Vidyya Medical News Service
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Volume 6 Issue 178 Published - 14:00 UTC 08:00 EST 26-Jun-2004 Next Update - 14:00 UTC 08:00 EST 27-Jun-2004
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Polio epidemic menaces West And Central Africa

West and Central Africa faces the most dire polio epidemic in years, with five times as many children paralyzed from the disease so far this year as during the same period in 2003, epidemiologists with the Global Polio Eradication Initiative warned yesterday, after it was confirmed that a child was stricken with the disease last month in Sudan — the 10th previously polio-free country in Africa to see resurgence of the disease following the Nigerian state of Kano's decision last year to halt polio vaccinations amid rumors that the vaccine would cause infertility and was contaminated with HIV.

The new cases have been linked to Nigeria. Kano state said last month it will soon resume vaccinations, after testing a vaccine imported from Indonesia, but UNICEF Executive Director Carol Bellamy cautioned that many families would still have to be reassured about the safety of the vaccine.

Epidemiologists fear a major epidemic this fall, polio's "high season," that would leave thousands of African children paralyzed. Children in countries surrounding Nigeria are particularly vulnerable because less than half are routinely immunized against a series of diseases, including polio, epidemiologists said. They called for a massive immunization drive in 22 African countries in October and November, aiming to reach 74 million children.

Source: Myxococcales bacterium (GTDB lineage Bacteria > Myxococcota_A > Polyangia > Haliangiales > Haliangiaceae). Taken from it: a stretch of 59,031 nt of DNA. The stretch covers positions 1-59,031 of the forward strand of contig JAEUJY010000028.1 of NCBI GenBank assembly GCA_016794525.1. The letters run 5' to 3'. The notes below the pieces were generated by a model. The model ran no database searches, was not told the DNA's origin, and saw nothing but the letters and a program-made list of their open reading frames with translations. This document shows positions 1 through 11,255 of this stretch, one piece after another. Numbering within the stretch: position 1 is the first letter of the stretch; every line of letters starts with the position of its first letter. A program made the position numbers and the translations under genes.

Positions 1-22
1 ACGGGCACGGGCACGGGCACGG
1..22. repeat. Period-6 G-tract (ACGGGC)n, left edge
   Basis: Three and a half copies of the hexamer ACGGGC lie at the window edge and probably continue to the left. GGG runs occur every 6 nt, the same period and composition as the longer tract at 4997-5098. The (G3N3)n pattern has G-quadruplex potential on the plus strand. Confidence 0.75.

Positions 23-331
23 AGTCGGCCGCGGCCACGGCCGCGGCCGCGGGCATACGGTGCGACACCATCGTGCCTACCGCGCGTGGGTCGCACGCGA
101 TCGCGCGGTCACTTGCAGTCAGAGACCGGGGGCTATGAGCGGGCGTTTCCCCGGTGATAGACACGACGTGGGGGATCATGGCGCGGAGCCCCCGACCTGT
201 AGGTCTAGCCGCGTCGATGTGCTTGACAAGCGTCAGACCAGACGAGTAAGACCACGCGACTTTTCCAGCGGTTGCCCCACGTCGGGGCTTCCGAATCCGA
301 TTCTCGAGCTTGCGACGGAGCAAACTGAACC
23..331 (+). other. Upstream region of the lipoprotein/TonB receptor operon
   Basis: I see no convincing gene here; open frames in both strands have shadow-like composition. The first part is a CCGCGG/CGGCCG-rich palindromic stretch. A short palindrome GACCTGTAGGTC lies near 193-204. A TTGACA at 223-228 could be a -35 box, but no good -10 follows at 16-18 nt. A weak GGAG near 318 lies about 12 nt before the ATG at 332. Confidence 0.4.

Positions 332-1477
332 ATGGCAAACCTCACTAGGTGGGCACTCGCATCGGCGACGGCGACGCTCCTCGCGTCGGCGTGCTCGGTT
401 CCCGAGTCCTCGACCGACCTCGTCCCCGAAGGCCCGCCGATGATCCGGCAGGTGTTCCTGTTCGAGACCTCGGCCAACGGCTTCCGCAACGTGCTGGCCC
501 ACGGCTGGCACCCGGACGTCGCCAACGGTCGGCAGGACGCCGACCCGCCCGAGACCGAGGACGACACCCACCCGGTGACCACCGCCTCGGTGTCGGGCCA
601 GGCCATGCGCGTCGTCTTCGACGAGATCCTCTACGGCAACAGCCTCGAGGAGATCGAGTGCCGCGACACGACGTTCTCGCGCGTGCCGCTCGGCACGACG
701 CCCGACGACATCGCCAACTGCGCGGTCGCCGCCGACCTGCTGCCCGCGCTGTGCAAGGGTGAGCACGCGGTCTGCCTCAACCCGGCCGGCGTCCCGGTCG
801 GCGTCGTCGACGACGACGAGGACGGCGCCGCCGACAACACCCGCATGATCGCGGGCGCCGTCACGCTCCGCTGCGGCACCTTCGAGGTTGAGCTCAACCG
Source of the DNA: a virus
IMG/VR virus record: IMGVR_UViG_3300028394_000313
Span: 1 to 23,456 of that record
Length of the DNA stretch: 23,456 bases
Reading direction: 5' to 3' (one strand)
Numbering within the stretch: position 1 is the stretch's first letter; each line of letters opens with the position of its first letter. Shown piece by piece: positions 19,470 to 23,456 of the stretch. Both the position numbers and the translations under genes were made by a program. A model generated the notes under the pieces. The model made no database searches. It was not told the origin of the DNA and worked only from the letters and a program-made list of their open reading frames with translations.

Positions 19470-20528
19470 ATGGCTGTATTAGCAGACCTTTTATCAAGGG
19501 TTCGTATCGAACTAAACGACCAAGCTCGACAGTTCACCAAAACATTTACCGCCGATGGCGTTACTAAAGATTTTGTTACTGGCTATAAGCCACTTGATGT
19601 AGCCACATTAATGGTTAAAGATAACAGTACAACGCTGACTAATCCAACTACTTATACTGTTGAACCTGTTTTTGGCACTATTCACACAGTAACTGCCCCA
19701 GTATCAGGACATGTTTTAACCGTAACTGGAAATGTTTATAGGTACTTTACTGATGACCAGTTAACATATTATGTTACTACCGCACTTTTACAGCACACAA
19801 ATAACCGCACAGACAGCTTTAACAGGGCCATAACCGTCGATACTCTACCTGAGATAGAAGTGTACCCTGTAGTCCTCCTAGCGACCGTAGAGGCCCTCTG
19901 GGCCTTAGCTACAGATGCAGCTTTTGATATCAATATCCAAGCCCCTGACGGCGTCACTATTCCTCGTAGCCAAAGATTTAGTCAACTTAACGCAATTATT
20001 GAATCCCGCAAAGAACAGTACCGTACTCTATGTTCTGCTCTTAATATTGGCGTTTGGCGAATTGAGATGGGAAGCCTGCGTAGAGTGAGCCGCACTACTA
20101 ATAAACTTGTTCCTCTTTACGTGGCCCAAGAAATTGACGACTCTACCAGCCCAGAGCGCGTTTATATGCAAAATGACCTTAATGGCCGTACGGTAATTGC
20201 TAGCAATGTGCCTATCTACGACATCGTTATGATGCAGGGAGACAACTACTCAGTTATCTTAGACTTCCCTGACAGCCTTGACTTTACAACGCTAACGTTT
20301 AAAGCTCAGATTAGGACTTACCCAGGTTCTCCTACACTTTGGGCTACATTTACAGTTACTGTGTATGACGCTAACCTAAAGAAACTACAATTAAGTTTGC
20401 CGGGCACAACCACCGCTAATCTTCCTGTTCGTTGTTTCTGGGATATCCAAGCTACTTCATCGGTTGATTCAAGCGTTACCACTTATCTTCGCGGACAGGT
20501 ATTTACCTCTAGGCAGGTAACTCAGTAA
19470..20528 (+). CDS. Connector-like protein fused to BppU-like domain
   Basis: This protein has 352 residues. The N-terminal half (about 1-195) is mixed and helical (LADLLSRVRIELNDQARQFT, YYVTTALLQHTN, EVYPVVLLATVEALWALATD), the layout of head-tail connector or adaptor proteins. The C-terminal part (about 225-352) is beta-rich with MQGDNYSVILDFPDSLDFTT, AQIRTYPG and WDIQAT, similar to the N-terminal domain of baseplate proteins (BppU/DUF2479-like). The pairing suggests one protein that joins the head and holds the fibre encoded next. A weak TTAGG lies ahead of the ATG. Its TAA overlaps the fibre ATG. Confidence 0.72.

"There is no question that the virus is spreading at an alarming pace," said David Heymann, the World Health Organization's representative for polio eradication.

An additional $100 million is needed to halt polio's recent spread, according to UNICEF. About $3 billion has been spent worldwide since 1998 on efforts to eradicate the disease.

At the beginning of last year, only two sub-Saharan African countries were still polio-endemic — Nigeria and Niger. The resurgence of polio in sub-Saharan Africa comes as the four other polio-endemic countries — Afghanistan, Egypt, India and Pakistan — are expected to be free of the disease by the end of the year (UNICEF release, June 22).


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